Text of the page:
It's not just because I'm a writer that I believe words matter -- often a great deal and for a long time. The evidence is everywhere, even if you limit your inquiry to the field of religion.
For instance, today is the anniversary of the death of St. Augustine of Hippo (354-430). And it's the anniversary of the birth of Russian novelist, social reformer and religious thinker Leo Tolstoy (1828-1910). (Tolstoy's old birth date, Aug. 28, now is considered to be Sept. 9 because of calendar changes since his birth.)
Their words still are in print today and still helping to shape how people think about religious matters.
Among Augustine's works are The City of God, De doctrina Christiana and Confessions. The latter work has been especially influential in that in it readers see a deeply flawed man who, nonetheless, found a way to God and found some answers to the eternal questions.
His writings have influenced almost all branches of Christianity in different ways. And although the Catholic Church has designated him as a saint, Protestantism credits him with early thinking that helped to shape the Protestant Reformation more than 1,000 years after his life.
Tolstoy's novels War and Peace and Anna Karenina are still read widely today and help us understand the human condition and the roles that greed, pride and revenge play in a broken and sinful world. In fact, I confess that I didn't get around to reading the latter until a couple of years ago, though I found it compelling. I also confess that I've read a fair amount about War and Peace but have never finished the book itself. (I'm betting that puts me in pretty good company.)
If works by Augustine and Tolstoy have such staying power, imagine how influential the sacred texts of various religious traditions have been -- the Bible (in all its form), the Qur'an, the Talmud, the Bhagavad-Gita, the Upanishads and more.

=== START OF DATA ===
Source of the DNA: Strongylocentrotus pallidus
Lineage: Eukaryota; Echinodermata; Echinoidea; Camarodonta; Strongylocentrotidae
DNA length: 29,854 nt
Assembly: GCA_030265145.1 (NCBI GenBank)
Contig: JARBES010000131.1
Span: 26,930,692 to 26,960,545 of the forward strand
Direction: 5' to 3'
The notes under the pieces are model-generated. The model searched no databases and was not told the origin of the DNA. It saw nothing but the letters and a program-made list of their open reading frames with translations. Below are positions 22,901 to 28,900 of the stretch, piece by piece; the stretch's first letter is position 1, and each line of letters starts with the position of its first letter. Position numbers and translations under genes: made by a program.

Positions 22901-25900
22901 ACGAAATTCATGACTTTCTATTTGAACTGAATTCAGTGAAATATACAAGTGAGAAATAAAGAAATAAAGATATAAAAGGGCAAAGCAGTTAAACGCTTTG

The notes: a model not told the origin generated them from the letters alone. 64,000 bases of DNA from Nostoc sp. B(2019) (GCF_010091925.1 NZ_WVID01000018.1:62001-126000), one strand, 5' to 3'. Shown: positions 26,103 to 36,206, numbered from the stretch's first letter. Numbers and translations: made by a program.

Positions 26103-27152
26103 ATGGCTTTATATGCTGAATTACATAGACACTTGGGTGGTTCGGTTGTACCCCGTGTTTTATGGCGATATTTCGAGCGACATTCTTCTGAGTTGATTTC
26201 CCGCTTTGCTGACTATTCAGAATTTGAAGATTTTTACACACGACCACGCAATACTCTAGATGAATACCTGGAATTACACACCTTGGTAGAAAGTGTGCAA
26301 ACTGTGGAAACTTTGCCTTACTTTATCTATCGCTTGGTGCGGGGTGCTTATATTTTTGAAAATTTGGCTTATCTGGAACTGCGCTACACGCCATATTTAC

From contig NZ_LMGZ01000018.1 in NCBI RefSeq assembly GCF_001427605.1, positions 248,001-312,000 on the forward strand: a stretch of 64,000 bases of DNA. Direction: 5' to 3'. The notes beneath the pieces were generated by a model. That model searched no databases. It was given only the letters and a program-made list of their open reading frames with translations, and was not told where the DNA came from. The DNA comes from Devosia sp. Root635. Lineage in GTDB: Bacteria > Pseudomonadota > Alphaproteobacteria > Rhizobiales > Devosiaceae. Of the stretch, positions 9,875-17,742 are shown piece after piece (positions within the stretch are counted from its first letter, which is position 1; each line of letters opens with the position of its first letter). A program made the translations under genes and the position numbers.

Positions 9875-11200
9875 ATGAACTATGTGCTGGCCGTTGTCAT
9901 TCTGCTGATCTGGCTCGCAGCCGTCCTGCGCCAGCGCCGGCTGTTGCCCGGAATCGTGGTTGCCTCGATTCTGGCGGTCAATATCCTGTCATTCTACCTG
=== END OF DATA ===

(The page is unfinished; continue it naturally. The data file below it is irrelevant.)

In the Jewish and Christian traditions, God created the world via words. God, in other words, spoke the cosmos into existence. And Christians consider Jesus Christ to be the Word of God. Words would matter even if none of that was the case. But they matter all the more because of it.
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CONFESSION IS GOOD FOR THE WHOLE
One of the best things to come out of the recent gathering in Germany of an international interfaith group, Religions for Peace, was the confession that in many issues facing the world, "religious communities have fallen short." Once that's acknowledged it's easier to figure out what to do going forward.
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THE BOOK CORNER
Given my lead topic today, this seems like an excellent day to alert you to some intriguing words in a new book, River of Fire: My Spiritual Journey, by Sister Helen Prejean, the nun who has spent much of her life working against the death penalty. Now in her early 80s, Prejean uses this book not just to sum up her personal life but to set it in the context of developments in both the Catholic Church and the world. But she wants readers to know that she's not done working for change in the world. Near the end of the book, in fact, she writes that she hopes "that the recognition by the Church of the inviolable dignity of every human person, even criminals, will become a guiding moral principle for the Church to rethink its attitudes, teachings and policies on women and LGBTQ persons." Prejean comes across in this book not as a rigid rule follower but a struggling, fallible person seeking to know and do God's will. She seems both fun and, at times, funny. At the same time, she confesses that early in her life -- and in her training as a woman religious -- her faith was "riddled with fear. So much fear that I'm even afraid of Jesus." It takes her time to get over that, but eventually she finds ways to live a life of joy and commitment to the inestimable worth of everyone. Vox has done an interesting interview with Prejean that you can find here.